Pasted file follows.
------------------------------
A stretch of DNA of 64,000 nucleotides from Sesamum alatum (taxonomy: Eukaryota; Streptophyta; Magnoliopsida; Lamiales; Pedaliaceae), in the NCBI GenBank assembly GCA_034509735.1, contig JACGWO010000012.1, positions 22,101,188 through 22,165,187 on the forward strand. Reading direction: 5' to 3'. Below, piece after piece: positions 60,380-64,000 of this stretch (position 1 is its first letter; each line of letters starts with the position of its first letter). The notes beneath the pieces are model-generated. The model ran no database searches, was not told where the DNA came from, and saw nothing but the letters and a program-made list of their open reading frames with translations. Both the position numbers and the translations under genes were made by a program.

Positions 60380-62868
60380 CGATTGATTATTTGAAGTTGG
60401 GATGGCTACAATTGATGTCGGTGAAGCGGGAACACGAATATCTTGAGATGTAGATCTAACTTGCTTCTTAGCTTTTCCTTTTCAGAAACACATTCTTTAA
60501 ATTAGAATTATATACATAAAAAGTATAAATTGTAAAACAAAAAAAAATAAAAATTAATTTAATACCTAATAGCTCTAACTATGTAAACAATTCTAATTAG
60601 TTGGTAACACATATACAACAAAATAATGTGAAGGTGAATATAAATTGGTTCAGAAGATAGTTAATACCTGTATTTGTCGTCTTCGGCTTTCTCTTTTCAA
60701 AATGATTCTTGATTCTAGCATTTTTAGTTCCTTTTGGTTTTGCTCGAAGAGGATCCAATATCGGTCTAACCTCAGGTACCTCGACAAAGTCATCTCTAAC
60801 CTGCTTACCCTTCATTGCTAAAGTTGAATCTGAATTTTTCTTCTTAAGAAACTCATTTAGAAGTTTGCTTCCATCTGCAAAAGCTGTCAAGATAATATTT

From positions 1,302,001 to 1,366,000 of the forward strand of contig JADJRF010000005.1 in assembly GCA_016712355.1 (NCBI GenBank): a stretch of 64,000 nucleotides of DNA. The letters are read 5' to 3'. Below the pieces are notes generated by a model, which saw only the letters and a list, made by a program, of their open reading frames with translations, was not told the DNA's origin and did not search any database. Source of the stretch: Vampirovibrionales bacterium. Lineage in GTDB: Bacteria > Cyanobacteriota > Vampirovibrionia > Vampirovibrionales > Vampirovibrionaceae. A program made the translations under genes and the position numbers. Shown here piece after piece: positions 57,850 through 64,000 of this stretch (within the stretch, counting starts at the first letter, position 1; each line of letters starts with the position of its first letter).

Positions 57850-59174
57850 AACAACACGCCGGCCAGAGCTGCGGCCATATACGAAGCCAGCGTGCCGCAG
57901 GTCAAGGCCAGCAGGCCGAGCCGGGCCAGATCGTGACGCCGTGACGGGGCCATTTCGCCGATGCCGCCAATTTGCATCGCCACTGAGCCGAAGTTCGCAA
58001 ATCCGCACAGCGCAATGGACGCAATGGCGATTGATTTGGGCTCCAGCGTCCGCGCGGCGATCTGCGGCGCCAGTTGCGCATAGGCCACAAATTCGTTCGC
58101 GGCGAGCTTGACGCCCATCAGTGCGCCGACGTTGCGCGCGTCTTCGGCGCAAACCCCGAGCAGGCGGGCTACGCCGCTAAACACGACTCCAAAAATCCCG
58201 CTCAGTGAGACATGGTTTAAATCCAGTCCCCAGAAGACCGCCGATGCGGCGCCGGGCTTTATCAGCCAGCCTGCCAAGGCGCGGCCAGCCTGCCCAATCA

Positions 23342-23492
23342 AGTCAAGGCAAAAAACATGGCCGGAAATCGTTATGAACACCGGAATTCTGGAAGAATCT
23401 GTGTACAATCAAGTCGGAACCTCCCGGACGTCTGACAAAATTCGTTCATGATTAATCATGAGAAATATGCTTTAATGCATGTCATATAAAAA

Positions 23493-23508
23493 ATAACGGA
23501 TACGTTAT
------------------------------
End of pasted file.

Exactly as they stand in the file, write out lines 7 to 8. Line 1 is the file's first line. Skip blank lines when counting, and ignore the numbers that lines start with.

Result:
60701 AATGATTCTTGATTCTAGCATTTTTAGTTCCTTTTGGTTTTGCTCGAAGAGGATCCAATATCGGTCTAACCTCAGGTACCTCGACAAAGTCATCTCTAAC
60801 CTGCTTACCCTTCATTGCTAAAGTTGAATCTGAATTTTTCTTCTTAAGAAACTCATTTAGAAGTTTGCTTCCATCTGCAAAAGCTGTCAAGATAATATTT